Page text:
This is however the weakness of that approach: If the command that will use the port doesn't open it time, or if it closes it and tries to open it again at a later time, this approach will not work for you.

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sean9999 commented Jan 5, 2018

ingenious! thank you

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Hubro commented Apr 14, 2018

Very informative. I needed this to connect to my production server's Docker daemon:

# Echoes an available, randomly selected local port
random_local_port() {
    python -c 'import socket; s = socket.socket(); s.bind(("", 0)); print s.getsockname()[1]; s.close();'

# Convenience function for running a docker command on the production server's
# docker daemon. Usage examples:
#     docker_prod docker ps
#     docker_prod docker-compose up
docker_prod() {

    ssh -f -o ExitOnForwardFailure=yes \
        -L "$PORT:" "$PRODSERVER" \
        sleep 5

    DOCKER_HOST="$PORT" "$@"

Luckily Docker appears to use persistent HTTP connections, so the tunnel doesn't close between API calls during long-running commands like docker-compose up -d --build.

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ilijaz commented Aug 2, 2018

Excelent one line backup script. Thanks a lot!

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simonwiles commented Oct 6, 2018

Anyone know a way to do this (or something very similar) with “dynamic” application-level port forwarding (i.e. ssh -D)?

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I found this to be a much nicer approach:


# ip=""

socket=$(mktemp -t deploy-ssh-socket)
rm ${socket} # delete socket file so path can be used by ssh


cleanup () {
    # Stop SSH port forwarding process, this function may be
    # called twice, so only terminate port forwarding if the
    # socket still exists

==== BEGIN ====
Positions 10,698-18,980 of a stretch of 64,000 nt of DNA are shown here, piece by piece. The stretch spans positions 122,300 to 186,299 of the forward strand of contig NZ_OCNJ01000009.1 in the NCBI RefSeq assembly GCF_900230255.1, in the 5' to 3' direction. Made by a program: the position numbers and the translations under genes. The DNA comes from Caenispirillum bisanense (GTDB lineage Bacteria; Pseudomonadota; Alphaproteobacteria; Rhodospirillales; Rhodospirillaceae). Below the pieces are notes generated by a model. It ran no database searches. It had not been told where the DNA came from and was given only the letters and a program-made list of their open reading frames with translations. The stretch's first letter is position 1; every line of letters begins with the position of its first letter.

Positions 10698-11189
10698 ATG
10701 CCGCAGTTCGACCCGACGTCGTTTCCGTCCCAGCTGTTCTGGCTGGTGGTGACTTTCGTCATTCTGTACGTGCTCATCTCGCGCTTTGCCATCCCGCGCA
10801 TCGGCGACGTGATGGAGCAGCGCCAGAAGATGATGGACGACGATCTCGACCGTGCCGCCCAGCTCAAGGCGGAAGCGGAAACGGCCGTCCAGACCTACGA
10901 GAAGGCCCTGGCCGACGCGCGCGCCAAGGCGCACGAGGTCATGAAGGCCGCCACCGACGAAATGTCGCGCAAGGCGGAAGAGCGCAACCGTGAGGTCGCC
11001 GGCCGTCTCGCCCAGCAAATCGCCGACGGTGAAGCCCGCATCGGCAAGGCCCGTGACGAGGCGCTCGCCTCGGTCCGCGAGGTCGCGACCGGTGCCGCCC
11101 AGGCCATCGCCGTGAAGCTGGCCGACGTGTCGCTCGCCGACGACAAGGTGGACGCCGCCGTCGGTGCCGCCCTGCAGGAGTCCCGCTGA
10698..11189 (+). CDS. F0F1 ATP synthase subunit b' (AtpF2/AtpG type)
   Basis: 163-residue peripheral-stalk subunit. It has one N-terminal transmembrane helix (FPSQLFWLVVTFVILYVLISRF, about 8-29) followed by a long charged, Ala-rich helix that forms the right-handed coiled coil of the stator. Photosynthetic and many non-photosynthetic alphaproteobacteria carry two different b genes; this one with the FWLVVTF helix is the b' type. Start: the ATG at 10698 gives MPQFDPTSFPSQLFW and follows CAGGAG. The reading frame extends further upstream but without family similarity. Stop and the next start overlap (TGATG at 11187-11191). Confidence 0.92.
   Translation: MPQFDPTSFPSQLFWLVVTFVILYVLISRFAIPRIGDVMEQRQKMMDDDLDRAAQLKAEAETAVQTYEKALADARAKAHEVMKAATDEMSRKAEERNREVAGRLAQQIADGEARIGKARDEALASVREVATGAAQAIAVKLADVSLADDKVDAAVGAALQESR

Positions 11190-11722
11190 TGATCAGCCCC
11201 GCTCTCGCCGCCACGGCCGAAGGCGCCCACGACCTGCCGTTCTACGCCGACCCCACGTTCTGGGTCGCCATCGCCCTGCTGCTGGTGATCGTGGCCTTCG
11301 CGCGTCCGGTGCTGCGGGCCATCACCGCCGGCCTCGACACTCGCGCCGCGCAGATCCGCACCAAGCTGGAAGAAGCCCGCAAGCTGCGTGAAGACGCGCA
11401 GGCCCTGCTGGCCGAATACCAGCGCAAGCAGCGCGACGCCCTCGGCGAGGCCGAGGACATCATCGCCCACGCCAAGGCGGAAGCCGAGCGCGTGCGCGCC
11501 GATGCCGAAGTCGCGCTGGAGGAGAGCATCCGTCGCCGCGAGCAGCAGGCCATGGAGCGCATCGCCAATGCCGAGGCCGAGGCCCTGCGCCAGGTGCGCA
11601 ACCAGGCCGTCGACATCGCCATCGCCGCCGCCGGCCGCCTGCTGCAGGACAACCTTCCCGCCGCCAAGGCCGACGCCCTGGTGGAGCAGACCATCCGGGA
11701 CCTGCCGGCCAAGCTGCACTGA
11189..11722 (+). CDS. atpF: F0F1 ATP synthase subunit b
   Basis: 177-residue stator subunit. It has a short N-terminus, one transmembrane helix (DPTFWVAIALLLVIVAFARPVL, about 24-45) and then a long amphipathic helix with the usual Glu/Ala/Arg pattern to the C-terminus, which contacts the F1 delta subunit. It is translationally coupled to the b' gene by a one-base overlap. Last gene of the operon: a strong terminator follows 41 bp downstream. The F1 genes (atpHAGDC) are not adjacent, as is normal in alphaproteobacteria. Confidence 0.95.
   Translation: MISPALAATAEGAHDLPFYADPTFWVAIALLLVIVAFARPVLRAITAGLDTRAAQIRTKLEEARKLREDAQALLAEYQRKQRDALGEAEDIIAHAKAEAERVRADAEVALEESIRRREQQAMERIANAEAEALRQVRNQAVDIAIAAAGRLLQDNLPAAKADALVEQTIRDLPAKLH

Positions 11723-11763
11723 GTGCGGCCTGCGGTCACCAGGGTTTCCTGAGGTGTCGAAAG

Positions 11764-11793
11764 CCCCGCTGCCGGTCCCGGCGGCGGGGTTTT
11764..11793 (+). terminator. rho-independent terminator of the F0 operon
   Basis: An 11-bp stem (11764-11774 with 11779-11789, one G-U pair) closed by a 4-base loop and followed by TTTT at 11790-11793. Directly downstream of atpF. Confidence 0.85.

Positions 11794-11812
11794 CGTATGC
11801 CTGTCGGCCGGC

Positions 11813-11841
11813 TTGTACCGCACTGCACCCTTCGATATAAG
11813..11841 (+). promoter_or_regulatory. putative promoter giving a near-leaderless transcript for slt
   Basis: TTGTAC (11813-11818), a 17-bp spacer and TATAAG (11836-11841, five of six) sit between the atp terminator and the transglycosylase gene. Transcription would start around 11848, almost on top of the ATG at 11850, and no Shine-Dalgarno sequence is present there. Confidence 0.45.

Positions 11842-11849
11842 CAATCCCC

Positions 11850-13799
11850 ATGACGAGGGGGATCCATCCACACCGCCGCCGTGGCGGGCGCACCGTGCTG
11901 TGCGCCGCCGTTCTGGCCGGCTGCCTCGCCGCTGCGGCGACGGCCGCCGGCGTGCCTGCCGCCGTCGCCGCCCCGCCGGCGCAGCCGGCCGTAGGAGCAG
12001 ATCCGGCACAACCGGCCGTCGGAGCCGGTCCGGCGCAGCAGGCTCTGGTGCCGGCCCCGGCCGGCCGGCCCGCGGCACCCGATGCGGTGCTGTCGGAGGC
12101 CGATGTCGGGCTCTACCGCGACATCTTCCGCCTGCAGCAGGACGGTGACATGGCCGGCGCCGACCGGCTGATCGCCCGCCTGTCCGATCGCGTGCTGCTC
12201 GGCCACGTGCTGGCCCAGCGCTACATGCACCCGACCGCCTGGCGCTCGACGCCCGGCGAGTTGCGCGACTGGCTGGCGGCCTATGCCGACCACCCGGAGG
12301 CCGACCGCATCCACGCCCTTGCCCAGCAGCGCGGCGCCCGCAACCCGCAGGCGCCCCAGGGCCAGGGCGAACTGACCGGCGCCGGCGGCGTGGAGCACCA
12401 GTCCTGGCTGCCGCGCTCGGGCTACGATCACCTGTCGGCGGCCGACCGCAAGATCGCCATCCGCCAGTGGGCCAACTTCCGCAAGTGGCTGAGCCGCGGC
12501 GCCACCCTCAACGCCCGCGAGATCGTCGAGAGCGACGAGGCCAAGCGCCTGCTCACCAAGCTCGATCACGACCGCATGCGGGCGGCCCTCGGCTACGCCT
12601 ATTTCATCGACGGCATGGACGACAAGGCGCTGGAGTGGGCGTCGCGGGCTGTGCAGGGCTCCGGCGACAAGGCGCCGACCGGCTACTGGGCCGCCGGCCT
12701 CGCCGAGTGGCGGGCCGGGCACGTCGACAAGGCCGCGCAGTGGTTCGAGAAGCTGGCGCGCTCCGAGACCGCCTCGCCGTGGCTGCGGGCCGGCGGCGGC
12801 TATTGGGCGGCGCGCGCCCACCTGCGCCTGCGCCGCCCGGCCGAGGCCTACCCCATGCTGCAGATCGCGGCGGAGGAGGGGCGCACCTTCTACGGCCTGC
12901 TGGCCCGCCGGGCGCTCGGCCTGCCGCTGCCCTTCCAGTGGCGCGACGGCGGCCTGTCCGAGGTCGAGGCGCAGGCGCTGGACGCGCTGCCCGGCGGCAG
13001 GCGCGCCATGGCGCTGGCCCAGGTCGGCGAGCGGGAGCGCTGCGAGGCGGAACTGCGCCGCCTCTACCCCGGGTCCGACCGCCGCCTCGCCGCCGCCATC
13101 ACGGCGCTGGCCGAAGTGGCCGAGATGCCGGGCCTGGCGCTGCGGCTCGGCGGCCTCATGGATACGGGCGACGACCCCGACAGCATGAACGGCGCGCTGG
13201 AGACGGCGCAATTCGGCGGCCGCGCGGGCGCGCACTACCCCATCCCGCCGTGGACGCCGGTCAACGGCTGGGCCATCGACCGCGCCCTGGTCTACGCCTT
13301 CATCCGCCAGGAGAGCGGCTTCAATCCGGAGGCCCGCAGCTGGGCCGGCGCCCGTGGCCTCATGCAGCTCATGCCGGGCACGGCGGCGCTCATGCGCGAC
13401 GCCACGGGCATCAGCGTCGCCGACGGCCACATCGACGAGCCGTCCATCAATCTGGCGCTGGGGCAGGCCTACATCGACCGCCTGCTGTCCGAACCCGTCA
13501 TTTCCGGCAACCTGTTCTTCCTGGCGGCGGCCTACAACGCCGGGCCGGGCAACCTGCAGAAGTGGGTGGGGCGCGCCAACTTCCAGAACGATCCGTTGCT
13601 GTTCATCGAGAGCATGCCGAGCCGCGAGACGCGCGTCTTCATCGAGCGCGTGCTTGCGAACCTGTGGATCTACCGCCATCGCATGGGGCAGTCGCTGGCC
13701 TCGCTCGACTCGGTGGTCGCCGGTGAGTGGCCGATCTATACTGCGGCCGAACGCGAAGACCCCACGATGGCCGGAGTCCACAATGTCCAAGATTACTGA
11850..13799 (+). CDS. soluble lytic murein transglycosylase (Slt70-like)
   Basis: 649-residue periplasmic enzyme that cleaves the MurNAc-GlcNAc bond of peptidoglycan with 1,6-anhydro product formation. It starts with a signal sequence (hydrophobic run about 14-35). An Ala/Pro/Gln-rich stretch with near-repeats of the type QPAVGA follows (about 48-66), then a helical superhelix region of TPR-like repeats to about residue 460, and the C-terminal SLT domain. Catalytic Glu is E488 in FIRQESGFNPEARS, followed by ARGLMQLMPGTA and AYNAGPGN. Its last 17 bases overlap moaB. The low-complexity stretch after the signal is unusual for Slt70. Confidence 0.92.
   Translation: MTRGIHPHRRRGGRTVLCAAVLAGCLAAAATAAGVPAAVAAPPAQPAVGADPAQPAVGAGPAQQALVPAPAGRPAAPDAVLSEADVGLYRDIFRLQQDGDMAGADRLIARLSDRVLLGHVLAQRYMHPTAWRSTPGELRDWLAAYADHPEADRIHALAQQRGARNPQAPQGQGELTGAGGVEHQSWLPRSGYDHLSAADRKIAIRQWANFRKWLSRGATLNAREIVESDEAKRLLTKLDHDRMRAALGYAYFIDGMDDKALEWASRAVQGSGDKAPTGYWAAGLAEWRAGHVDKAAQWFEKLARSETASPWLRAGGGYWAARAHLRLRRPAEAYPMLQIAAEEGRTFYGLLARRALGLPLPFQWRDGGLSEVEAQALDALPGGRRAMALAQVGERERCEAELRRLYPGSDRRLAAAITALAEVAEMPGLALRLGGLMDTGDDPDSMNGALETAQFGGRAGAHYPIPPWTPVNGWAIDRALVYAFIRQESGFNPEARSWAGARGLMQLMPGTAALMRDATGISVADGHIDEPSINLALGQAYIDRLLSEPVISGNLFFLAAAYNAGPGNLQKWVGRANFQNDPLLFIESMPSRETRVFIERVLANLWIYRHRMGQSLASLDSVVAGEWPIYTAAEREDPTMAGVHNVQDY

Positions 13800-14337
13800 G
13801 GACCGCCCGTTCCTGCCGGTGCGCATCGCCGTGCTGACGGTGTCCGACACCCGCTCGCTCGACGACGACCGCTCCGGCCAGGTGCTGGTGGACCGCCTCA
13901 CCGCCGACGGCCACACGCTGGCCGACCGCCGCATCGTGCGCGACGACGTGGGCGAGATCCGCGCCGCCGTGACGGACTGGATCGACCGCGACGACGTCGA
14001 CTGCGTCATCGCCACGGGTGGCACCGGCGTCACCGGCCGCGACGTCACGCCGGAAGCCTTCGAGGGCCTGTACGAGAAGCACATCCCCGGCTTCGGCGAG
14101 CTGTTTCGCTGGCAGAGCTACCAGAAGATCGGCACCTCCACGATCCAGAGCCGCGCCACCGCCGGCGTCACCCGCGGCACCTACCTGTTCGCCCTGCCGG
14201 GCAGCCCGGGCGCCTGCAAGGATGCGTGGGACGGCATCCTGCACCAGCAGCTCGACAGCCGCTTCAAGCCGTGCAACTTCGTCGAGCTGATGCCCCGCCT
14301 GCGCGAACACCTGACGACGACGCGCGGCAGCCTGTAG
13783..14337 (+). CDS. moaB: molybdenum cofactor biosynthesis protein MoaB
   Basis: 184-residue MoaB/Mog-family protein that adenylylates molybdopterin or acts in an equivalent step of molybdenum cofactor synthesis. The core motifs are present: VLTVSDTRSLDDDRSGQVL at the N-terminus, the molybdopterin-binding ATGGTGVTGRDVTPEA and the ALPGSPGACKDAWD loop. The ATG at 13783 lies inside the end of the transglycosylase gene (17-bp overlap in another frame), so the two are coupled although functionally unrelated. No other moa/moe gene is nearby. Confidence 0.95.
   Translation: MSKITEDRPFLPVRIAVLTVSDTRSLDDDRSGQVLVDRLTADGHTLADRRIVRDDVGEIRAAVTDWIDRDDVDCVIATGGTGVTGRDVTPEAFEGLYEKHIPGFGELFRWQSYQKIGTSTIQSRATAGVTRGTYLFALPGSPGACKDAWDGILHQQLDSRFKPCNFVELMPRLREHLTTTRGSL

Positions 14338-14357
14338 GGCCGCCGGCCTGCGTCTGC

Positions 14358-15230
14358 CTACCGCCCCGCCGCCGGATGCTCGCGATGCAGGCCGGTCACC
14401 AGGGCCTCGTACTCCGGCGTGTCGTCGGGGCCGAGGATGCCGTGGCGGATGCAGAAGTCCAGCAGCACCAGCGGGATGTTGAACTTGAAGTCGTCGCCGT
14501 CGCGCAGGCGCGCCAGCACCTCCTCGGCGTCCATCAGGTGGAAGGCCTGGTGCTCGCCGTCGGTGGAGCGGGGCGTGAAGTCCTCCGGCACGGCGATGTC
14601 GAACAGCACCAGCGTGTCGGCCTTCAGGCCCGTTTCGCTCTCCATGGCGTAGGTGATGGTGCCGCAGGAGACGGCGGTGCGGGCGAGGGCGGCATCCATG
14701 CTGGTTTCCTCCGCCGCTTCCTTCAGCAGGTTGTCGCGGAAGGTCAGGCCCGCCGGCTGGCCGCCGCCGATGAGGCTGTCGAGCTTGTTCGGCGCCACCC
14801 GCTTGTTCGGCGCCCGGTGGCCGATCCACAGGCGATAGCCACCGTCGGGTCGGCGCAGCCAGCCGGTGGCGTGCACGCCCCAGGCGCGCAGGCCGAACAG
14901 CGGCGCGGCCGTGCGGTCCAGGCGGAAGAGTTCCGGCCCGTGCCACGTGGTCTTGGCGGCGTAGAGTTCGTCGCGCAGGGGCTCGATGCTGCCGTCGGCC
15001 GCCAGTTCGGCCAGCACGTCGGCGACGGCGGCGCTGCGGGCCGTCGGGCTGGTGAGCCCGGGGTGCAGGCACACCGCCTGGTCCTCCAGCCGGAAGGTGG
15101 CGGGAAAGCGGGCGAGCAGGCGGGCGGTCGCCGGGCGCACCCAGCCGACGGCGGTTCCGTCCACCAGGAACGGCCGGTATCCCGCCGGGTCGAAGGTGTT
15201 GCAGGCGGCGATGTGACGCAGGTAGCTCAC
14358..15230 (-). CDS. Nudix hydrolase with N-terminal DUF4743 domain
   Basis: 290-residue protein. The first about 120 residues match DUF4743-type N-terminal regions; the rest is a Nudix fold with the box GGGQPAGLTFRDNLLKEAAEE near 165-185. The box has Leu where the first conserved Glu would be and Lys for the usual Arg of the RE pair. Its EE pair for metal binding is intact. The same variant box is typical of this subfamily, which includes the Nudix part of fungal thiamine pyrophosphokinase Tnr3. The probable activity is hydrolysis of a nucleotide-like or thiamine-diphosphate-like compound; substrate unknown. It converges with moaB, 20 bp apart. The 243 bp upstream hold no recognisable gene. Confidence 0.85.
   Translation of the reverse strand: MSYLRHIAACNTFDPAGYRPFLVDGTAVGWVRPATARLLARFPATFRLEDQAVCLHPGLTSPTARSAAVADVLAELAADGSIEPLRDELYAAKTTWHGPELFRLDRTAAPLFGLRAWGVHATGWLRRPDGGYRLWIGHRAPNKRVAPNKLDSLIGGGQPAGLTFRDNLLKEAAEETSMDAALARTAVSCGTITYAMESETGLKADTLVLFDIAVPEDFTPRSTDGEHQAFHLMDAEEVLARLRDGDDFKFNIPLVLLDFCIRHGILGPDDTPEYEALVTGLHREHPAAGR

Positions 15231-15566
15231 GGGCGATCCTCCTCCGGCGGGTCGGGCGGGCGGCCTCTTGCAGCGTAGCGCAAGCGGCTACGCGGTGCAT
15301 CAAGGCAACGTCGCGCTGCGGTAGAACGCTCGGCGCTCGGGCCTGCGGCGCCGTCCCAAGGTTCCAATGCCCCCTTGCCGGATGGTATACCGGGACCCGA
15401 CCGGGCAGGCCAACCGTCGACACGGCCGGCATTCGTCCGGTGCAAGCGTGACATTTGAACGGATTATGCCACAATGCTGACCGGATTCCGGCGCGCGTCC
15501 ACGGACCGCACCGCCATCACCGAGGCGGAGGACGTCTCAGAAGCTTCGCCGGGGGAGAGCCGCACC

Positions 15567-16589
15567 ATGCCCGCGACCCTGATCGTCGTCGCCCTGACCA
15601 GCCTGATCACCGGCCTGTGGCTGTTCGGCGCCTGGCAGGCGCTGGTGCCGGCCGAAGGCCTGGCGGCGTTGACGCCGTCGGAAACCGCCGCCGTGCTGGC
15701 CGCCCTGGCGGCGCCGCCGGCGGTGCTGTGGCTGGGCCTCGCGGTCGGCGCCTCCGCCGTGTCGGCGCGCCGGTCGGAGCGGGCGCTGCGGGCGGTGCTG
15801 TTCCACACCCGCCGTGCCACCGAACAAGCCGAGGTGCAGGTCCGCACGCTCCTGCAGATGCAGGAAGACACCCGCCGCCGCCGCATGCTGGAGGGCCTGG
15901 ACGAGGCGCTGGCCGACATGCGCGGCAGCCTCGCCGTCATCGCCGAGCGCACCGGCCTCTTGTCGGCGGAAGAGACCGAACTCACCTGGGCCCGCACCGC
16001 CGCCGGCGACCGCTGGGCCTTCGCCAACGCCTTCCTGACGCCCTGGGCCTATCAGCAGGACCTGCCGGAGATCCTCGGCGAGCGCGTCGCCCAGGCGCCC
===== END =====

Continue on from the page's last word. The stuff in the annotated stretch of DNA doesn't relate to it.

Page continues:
if [ -S ${socket} ]; then
        echo "Sending exit signal to SSH process"
        ssh -S ${socket} -O exit root@${ip}
    exit $exit_code

trap cleanup EXIT ERR INT TERM

# Start SSH port forwarding process for consul (8500) and nomad (4646)
ssh -M -S ${socket} -fNT -L 8500:localhost:8500 -L 4646:localhost:4646 root@${ip}

ssh -S ${socket} -O check root@${ip}

# launching a shell here causes the script to not exit and allows you
# to keep the forwarding running for as long as you want.
# I also like to customise the prompt to indicate that this isn't a normal shell.

bash --rcfile <(echo 'PS1="\nwith-ports> "')

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Great a tutorial.

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Thanks for the idea! However, I'd like to ask if someone knows what to do with Windows command line and ANSI codes, because, when I try to launch the command (docker-compose) this way, ANSI codes in output are turned into garbage. Is there any way to pass them through and view the stdout of the first command as-is?

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gantaa commented Feb 11, 2021

splendid! This all works great for me in TeamCity CI for running my DB migrations in my private subnets through a bastion jump server in my public subnets.

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sadams commented Jul 14, 2021

Really useful and well explained. ❤️ that sleep trick! 👍

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evokateur commented Jul 17, 2021

This inspired me to do something lazy!

I keep a file around called


me=`basename "$0"`

if [ -z "$1" ]
    echo "Hello, footpad!"
    if [ -S "${file}" ]
        echo "The ~/${me}.socket is already open"
        echo "Opening ~/${me}.socket"
        ssh -M -S ~/${me}.socket -fnNT ${me}
    if [ "$1" == "exit" ]
        echo "Exiting ~/${me}.socket"
        ssh -S ~/${me}.socket -O exit ${me}
    elif [ "$1" == "check" ]
        echo "Checking ~/${me}.socket"
        ssh -S ~/${me}.socket -O check ${me}
        echo "I don't know how to ${1} a ~/${me}.socket"

I symlink to it in my path with an arbitrary name, like frobozz

The name of the symlink becomes the name of the socket (~/frobozz.socket) and is also the name of the host in ~/.ssh/config where the HostName, User, and LocalForward(s) are configured:

Host frobozz
    HostName server
    User user
    LocalForward 33184
    LocalForward 33121
    LocalForward 33067

In everyday life it looks like:

$ frobozz
Hello, footpad!
Opening ~/frobozz.socket

$ frobozz exit
Exiting ~/frobozz.socket
Exit request sent.

If I need to port forward using a different server I make a new symlink and corresponding ~/.ssh.config entry. Lazy.